The world’s biggest oil companies have contributed 1% of their 2018 budget to clean and renewable energy to battle climate change, with the European majors making greater efforts than their rival companies from US and Asia.
In recent years, Big Oil, the biggest publicly traded oil and gas companies, has announced their plans and commitments on clean investments and alleviating climate change. The supermajors, such as Total S.A., Chevron, ExxonMobil, Royal Dutch Shell plc, and BP plc, have all accelerated their efforts on renewables and battery technologies in their quest to combat global warming.
CDP (formerly the Carbon Closure Project), an organization which supports companies and cities to disclose the environmental impact of major corporations, reported that the top 24 publicly-listed oil and gas companies in the world invested 1.3% of their 2018 total budgets of $260 billion on low-carbon energy.
Moreover, a CDP study reported that European oil giants had made bigger strides than their US counterparts, with European oil majors accounting for around 70% of the group’s renewable capacity.
Since the 2015 Paris Climate Agreement, a global action plan to reduce net emissions and build resilience to climate change before the end of the century and investments on renewable energy has accelerated. The Oil and Gas Climate Initiative (OGCI) pledged to fulfill the plan in cutting methane emissions to an intensity of 0.25% of the total fuel production by 2025.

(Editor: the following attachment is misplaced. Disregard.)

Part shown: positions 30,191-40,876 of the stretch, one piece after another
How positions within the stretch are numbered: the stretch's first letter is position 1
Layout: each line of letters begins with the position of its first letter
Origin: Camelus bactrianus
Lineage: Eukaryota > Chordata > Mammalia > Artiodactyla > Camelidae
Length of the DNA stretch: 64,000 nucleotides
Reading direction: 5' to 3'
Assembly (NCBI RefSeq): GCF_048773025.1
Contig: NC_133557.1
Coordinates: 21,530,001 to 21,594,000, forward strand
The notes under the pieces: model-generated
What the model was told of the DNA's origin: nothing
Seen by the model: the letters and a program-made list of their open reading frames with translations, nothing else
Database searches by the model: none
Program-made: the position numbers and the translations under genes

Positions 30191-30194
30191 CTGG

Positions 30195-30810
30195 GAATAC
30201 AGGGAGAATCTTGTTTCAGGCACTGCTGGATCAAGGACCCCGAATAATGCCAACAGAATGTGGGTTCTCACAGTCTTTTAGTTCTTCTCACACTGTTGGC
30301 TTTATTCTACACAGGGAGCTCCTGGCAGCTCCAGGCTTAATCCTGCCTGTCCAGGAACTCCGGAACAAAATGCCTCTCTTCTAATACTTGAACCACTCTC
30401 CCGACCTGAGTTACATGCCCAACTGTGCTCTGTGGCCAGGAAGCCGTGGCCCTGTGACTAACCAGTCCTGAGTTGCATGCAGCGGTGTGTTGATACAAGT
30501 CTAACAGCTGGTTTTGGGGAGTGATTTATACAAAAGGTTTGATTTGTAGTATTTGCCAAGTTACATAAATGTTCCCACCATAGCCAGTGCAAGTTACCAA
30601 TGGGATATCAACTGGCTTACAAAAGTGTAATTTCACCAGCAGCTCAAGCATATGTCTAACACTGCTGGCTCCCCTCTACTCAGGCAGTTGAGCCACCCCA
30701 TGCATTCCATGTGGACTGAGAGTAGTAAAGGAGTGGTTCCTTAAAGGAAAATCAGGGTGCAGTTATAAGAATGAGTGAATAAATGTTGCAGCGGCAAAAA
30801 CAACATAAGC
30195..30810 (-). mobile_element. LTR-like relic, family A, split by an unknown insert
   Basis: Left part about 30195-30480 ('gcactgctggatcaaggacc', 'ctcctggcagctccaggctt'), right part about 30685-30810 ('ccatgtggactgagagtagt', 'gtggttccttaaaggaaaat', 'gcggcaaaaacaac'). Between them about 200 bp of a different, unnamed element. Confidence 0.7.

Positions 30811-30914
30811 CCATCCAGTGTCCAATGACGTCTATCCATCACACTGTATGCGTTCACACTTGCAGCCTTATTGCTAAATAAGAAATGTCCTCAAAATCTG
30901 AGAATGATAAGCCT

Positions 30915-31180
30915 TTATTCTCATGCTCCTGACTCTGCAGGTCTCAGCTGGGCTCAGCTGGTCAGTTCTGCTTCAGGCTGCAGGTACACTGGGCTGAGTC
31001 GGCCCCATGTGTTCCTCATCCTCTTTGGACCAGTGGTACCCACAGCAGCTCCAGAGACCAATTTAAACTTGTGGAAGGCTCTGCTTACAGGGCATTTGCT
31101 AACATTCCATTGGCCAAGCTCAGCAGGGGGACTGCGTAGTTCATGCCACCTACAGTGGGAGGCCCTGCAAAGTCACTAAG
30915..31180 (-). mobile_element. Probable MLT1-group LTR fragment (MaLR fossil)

Shell is leading the way with the aim to invest $1-2 billion annually on clean and renewable energy out of their total budget of $25-$30 billion, while major European company, Total, has funded the most on low-carbon energies. A CDP study revealed Total to have spent 4.3% of its budget on green energy since 2010.
Norway’s Equinor, on the other hand, plans to spend up to 15-20% from its budget on renewables by 2030.
Last week, Washington voters rejected the second carbon tax initiative to date in recent years after an oil industry campaign claimed that there’s a possibility that it would affect the economy. The carbon tax initiative is supposed to have funded a rolling series of investments in clean air, water, and land use programs with a rising fee on carbon emissions.
Jeanne Martin at campaign group ShareAction said that investors must be involved in the matter and inform fossil fuel companies to bring their business principles in line with the Paris Climate Agreement goals.